Quality teaching in rural Sub-Saharan Africa: Different perspectives, values and capabilities

Buckler, Alison (2015). Quality teaching in rural Sub-Saharan Africa: Different perspectives, values and capabilities. International Journal of Educational Development, 40 pp. 126–133.

DOI: https://doi.org/10.1016/j.ijedudev.2014.10.008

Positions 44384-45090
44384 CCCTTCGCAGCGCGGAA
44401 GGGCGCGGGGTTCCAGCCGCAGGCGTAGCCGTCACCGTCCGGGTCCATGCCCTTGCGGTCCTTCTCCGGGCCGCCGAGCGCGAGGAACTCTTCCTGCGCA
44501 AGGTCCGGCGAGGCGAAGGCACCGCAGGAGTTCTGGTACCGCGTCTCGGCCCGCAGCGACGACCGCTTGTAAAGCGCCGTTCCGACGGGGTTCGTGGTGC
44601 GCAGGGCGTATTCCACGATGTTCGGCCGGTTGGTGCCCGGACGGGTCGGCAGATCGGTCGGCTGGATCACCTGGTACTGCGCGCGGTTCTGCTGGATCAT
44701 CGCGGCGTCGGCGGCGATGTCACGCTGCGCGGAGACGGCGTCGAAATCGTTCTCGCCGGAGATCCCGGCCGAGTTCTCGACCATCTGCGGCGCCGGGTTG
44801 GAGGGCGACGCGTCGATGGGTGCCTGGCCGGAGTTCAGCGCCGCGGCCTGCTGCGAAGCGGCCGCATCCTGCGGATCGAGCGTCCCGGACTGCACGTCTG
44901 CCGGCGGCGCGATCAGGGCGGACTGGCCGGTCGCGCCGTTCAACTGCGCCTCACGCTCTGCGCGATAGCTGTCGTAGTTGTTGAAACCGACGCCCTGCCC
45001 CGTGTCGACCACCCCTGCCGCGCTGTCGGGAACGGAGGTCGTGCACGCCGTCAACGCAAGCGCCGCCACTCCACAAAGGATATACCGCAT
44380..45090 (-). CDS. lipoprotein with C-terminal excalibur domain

Over the last decade vast sums have been invested in Sub-Saharan Africa to enhance teacher quality. Yet improvements in quality – when interpreted as enhanced pupil attainment – are disappointing. This paper shows how Amartya Sen’s capability approach can help answer the call for a renewed focus on, and reconceptualisation of, quality teaching by considering the pursuit of valued goals in teachers’ work. It is increasingly understood that what teachers do, matters. Drawing on a recently completed PhD, this paper examines the professional capabilities of two women teachers from a rural Nigerian school. These teachers provide a focus for exploring the relationship between official representations of teachers’ work and the professional lives teachers create and experience. Official perspectives were extrapolated from policy documents around teachers’ work, teachers’ perspectives were drawn from an ethnography of rural teachers’ lives carried out between 2007 and 2011. A list of professional capabilities was developed from each perspective to represent what was valued in teachers’ work, and the study developed an analytical framework for evaluating teachers’ professional capability from each perspective. This paper draws out some highlights of this analysis and proposes a new cyclical model of professional capability for quality teaching.

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